The main problem appears to be that many Banks cannot prove that they have the legal right to foreclose on a specific property because they might not own enough of the mortgage to give them that right.
Banks grapple with right to foreclose
To read full Yahoo Business News article click on "Banks grapple" above. Begin quote from article below.
But while banks may have booted a few robo-signers and tightened up some lax procedures, one question at the heart of the foreclosure mess refuses to go away: whether institutions trying to take back a property can prove they even have the right to foreclose at all.
Some in the industry believe that questions about this issue — known as “legal standing” — are trivial. They say it’s just a gambit by borrowers’ lawyers to throw sand in the foreclosure machine. Nine times out of 10, bankers say, the right institutions are foreclosing on the right borrowers.
Maybe so. But the United States Trustee Program, the unit of the Justice Department charged with overseeing the integrity of the nation’s bankruptcy courts, is taking a different view. The unit is stepping up its scrutiny of the veracity of banks’ claims against borrowers, and its approach is evident in two cases in federal bankruptcy court in Atlanta.
In both cases, Donald F. Walton, the United States trustee for the region, has intervened, filing motions contending that the banks trying to foreclose have not shown they have the right to do so.
The matters involve borrowers operating under Chapter 13 bankruptcy plans overseen by the court in the Northern District of Georgia. In both cases, the banks have filed motions with the bankruptcy court to remove the automatic foreclosure stay that results when a court confirms a debtor’s Chapter 13 repayment plan. If the stay is removed, the banks can foreclose.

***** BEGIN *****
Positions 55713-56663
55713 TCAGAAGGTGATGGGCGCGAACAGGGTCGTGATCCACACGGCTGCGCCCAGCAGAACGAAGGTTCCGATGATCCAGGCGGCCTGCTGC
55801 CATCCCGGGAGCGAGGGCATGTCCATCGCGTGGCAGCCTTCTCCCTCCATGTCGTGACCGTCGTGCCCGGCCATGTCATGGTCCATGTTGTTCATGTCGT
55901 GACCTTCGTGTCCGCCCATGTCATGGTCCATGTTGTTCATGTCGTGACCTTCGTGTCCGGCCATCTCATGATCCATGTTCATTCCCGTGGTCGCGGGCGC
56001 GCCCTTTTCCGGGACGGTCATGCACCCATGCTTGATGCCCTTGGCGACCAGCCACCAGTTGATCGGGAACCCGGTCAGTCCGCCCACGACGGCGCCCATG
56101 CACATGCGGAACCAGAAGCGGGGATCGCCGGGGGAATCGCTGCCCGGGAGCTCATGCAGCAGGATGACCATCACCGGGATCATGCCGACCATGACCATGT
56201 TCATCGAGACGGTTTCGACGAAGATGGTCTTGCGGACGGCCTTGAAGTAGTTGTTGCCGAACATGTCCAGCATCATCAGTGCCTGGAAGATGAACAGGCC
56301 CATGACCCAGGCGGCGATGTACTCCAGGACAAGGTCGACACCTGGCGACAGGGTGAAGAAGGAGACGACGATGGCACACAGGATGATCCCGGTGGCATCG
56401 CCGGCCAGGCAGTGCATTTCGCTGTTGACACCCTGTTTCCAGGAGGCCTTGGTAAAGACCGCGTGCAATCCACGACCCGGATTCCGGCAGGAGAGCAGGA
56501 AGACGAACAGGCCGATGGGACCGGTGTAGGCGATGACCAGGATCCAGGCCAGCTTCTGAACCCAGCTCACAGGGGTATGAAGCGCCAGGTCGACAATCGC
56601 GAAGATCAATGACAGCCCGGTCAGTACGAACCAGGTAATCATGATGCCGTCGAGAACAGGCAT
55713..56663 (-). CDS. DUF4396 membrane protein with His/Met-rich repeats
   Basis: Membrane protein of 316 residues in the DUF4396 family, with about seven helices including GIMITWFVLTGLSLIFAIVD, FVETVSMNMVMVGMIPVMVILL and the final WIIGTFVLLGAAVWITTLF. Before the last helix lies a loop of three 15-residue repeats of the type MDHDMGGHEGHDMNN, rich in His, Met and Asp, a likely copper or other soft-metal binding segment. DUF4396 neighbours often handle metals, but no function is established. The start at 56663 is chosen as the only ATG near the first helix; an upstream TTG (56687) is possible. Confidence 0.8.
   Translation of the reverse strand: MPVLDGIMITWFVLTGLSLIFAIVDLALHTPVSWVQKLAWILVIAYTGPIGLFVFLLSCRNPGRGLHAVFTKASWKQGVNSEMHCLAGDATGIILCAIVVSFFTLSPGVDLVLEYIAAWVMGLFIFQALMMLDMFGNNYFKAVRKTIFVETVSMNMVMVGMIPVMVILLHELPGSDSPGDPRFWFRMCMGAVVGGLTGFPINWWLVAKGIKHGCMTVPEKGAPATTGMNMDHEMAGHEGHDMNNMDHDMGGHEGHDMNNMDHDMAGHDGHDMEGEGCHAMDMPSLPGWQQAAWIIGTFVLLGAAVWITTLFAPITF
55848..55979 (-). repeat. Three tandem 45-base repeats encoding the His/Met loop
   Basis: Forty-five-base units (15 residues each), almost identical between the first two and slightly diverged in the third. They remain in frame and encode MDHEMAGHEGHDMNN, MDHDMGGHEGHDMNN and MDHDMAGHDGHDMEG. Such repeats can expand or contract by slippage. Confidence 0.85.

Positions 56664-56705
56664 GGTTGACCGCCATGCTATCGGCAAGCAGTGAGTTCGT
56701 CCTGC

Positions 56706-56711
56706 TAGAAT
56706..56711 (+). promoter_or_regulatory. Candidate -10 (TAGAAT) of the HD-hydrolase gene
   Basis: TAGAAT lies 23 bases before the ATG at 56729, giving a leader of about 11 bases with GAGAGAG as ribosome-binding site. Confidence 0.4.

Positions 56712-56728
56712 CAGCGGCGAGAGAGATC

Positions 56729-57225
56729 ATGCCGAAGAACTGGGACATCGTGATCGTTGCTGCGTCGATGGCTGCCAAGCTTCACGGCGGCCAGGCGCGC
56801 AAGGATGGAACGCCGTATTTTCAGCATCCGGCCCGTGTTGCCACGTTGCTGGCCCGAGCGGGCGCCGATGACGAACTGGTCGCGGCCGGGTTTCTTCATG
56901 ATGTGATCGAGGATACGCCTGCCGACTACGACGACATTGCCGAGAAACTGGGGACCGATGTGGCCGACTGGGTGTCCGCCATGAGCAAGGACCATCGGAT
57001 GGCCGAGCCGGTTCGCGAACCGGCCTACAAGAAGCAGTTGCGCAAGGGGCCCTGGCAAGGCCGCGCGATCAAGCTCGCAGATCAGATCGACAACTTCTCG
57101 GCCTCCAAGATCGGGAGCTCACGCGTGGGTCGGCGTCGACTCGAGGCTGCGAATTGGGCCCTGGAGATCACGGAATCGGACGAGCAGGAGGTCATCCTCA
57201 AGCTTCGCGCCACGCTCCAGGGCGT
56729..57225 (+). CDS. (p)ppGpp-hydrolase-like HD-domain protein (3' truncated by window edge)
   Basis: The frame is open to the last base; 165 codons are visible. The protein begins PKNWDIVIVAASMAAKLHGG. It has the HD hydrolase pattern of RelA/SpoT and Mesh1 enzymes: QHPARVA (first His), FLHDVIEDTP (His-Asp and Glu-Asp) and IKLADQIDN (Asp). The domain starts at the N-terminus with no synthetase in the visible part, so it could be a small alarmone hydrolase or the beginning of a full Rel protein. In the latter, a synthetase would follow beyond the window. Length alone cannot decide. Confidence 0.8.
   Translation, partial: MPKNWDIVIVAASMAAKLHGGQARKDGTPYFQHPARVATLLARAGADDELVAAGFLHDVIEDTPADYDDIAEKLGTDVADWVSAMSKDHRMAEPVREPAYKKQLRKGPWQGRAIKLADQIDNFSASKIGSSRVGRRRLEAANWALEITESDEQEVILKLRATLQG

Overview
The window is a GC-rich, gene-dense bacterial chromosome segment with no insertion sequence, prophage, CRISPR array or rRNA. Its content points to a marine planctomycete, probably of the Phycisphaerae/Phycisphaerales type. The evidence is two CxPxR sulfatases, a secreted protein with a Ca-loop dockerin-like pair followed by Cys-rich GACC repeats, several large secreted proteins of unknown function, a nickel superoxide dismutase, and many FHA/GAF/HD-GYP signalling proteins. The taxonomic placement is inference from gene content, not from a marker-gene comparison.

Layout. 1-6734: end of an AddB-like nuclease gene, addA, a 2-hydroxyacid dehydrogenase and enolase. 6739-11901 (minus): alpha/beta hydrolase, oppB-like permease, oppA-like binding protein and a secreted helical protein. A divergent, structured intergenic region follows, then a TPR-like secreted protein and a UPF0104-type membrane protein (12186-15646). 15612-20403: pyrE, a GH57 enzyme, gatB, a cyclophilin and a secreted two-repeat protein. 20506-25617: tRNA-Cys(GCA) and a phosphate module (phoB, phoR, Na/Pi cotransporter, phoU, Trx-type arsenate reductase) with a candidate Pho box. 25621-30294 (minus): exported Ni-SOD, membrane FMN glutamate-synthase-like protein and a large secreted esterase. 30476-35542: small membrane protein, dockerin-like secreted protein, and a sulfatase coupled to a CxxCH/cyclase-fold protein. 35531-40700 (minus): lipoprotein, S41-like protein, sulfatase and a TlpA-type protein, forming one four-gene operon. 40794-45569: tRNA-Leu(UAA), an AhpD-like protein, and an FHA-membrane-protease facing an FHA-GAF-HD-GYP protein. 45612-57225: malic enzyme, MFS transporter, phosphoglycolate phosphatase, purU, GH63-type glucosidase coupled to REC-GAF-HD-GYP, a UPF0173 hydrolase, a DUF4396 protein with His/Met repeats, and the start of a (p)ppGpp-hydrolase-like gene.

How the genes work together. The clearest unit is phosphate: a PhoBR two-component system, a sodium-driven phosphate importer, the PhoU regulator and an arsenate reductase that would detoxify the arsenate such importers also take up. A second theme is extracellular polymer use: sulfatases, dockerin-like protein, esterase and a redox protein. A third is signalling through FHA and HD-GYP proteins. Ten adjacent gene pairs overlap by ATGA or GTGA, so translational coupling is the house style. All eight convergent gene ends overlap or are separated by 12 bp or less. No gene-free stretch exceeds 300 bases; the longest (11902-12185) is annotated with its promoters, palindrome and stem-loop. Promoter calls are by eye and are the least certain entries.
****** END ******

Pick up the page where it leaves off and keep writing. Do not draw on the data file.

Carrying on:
In one case, the borrower had her Chapter 13 plan confirmed by the court early last month. About two weeks later, Wells Fargo asked the court for relief from the stay so that it could foreclose.
Responding on Nov. 16, Mr. Walton asked the court to deny the bank’s request because it had failed to produce any facts showing that it was entitled to foreclose — either as the holder of the underlying note or as the agent for the holder.
The other case involves a couple who had their Chapter 13 plan confirmed by the court in March 2009. A month ago, Chase Home Finance, a unit of JPMorgan Chase, asked the court for relief from the automatic stay so that it could start foreclosure proceedings.
Again, Mr. Walton objected, asking the court to deny the request on the same grounds as argued in the Wells Fargo matter — in this case, that Chase hadn’t proved that it controlled the note on the property.
Jane Limprecht, a spokeswoman for the trustee program, confirmed that it was ratcheting up its scrutiny on banks’ foreclosure practices. end quote.
So even if 9 times out of 10 the banks are shown legally able to foreclose you will definitely see more and more people who are in Chapter 13 Bankruptcy hiring lawyers to defend their right to keep their homes and some will succeed.
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